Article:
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Using wastewater to enhance mint production

Plant distillation waste can increase yields, essential oil content in peppermint, spearmint

When essential oils are extracted from plants through the process of steam distillation, wastewater is produced and subsequently released into rivers and streams.

Finding new uses for these unused by-products could benefit essential oil crop growers and processors as well as the environment. A team of researchers has found that the residual distillation water of some aromatic plant species has a beneficial effect on yields and can increase essential oil content of peppermint and spearmint crops.

Peppermint and spearmint are commercially produced for their essential oils, dry leaves used in herbal teas, and as fresh culinary herbs. Essential oils from both mints are widely used in the production of chewing gum, toothpaste, mouthwashes, confectionaries, pharmaceuticals, and aromatherapy products. New methods of improving yield and essential oil content in peppermint and spearmint crops could produce economic benefits for large-scale production operations and create more environmentally sustainable systems.

One previous study of plant distillation wastewater found that wastewater from sage, thyme, and rosemary contained antioxidants and could be used as an ingredient in marinades for turkey meat. "We hypothesized that residual distillation water could have an effect on peppermint and spearmint plants when used as a foliar spray", said Mississippi State University professor Valtcho D. Zheljazkov, corresponding author of a study that tested plant hormones and distillation wastewater on peppermint and spearmint plants.

Zheljazkov and colleagues reported on their collaborative research in HortScience. The team evaluated the effects of three plant hormones (methyl jasmonate, gibberellic acid, and salicylic acid) at three concentrations and the residual distillation water from 15 plant species applied as foliar sprays on biomass yields, essential oil content, and essential oil yield of peppermint (Mentha x piperita 'Black Mitcham') and spearmint (Mentha spicata 'Native').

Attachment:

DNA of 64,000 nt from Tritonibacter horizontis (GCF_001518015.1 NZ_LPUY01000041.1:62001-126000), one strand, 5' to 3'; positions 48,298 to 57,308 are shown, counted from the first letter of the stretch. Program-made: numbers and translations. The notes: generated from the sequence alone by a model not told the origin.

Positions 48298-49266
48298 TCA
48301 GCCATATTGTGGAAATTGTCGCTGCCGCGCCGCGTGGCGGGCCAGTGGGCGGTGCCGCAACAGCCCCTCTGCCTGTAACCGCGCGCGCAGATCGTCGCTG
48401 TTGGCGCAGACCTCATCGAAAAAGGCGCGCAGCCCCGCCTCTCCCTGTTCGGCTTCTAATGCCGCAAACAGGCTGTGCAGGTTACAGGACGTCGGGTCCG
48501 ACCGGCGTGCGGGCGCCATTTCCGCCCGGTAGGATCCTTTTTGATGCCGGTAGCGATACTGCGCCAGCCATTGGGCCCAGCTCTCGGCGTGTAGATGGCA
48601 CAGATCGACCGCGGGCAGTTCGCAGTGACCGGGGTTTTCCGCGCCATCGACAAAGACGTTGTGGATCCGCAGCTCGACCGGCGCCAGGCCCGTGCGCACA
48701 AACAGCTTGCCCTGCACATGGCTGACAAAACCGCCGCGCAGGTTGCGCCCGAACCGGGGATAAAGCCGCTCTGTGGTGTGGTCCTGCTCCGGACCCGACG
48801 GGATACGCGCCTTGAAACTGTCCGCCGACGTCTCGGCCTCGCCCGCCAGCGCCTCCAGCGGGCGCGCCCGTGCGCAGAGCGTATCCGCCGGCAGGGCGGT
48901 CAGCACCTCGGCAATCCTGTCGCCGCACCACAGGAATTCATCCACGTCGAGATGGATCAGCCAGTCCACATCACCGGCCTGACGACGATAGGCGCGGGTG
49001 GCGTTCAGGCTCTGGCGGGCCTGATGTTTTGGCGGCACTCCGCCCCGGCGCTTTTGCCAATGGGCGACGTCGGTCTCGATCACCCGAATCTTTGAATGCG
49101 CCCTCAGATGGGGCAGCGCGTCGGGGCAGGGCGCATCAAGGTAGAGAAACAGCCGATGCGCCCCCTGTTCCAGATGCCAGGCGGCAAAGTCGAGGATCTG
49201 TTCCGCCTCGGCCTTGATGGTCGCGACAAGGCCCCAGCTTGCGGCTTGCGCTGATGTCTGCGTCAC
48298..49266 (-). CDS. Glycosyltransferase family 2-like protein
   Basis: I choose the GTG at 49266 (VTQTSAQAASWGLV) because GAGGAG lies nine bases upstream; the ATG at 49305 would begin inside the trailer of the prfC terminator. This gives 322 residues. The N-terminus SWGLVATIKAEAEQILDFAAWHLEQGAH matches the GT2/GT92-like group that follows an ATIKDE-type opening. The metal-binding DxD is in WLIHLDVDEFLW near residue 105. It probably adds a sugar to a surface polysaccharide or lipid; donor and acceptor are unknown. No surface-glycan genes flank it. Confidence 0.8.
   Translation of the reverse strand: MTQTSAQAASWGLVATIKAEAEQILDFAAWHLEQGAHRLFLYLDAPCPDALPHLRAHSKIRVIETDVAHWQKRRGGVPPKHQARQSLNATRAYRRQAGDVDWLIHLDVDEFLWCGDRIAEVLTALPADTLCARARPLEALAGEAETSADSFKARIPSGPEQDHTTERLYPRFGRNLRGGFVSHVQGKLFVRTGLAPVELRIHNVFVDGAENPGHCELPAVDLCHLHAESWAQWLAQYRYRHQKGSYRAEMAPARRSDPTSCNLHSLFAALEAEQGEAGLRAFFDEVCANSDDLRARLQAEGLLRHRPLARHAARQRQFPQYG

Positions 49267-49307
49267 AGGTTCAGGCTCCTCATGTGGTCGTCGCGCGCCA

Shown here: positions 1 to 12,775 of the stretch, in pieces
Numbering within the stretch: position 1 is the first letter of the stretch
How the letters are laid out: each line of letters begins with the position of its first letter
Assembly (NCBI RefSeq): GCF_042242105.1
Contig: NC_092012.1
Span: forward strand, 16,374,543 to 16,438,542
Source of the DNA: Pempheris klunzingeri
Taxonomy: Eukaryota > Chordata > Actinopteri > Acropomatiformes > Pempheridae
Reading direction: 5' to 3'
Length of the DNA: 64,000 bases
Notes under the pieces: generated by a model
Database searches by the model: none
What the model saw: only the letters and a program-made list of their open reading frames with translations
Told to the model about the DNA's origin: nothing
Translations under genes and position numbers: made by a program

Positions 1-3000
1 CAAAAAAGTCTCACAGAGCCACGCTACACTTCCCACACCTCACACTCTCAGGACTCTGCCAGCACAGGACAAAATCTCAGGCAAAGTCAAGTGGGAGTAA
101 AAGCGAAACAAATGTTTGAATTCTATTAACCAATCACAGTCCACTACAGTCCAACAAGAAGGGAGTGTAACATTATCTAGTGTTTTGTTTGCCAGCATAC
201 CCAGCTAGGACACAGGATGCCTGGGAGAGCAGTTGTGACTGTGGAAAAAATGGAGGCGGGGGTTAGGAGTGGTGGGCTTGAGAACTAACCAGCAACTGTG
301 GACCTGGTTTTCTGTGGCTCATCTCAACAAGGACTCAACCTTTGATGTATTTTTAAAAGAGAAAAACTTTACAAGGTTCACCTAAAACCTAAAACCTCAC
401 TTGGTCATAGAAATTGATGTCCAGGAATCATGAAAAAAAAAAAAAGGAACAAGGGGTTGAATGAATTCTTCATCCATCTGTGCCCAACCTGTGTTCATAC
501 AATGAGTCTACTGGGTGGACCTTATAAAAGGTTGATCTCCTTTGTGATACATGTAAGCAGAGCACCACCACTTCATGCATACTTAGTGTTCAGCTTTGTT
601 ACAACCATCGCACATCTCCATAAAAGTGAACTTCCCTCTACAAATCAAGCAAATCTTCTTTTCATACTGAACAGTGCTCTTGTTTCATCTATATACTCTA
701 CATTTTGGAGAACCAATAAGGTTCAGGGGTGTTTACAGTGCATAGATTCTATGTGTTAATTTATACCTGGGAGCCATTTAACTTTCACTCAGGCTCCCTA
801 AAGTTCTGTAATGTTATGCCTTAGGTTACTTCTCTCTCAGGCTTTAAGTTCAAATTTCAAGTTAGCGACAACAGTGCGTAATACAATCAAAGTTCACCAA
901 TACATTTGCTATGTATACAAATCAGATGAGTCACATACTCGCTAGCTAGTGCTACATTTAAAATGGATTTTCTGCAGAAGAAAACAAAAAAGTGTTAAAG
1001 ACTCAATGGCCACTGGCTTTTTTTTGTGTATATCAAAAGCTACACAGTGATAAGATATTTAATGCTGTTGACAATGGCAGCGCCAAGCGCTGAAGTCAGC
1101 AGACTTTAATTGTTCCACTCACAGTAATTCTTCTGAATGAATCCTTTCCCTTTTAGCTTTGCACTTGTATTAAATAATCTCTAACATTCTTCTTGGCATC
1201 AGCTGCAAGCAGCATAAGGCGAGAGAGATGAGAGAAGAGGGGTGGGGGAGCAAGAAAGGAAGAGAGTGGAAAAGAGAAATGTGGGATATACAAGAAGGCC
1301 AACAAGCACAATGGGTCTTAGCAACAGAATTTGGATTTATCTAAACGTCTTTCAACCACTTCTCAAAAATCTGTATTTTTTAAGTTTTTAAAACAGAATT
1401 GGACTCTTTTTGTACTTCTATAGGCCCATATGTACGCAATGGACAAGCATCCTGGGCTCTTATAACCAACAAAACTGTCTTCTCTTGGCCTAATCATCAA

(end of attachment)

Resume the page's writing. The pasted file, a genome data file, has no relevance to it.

The application of salicylic acid at 1000 mg/L increased biomass yields of both species. Methyl jasmonate at 100 and 1000 mg/L, gibberellic acid at 10 mg/L, salicylic acid at 10 or 100 mg/L, and distillation water of seven plant species all increased the essential oil content of peppermint, whereas the oil content of spearmint was increased only by distillation water of one plant species.

"The study demonstrated that the residual distillation water of some aromatic plant species may have an effect on crop species and may be used as a tool for increasing essential oil content or essential oil yields of peppermint and spearmint crops. Further research is needed to elucidate the effect of these treatments on essential oil composition and to verify the effects under field conditions", said Zheljazkov.

The complete study and abstract are available on the ASHS HortScience electronic journal web site:

Founded in 1903, the American Society for Horticultural Science (ASHS) is the largest organization dedicated to advancing all facets of horticultural research, education, and application. More information at

Michael W. Neff | EurekAlert!
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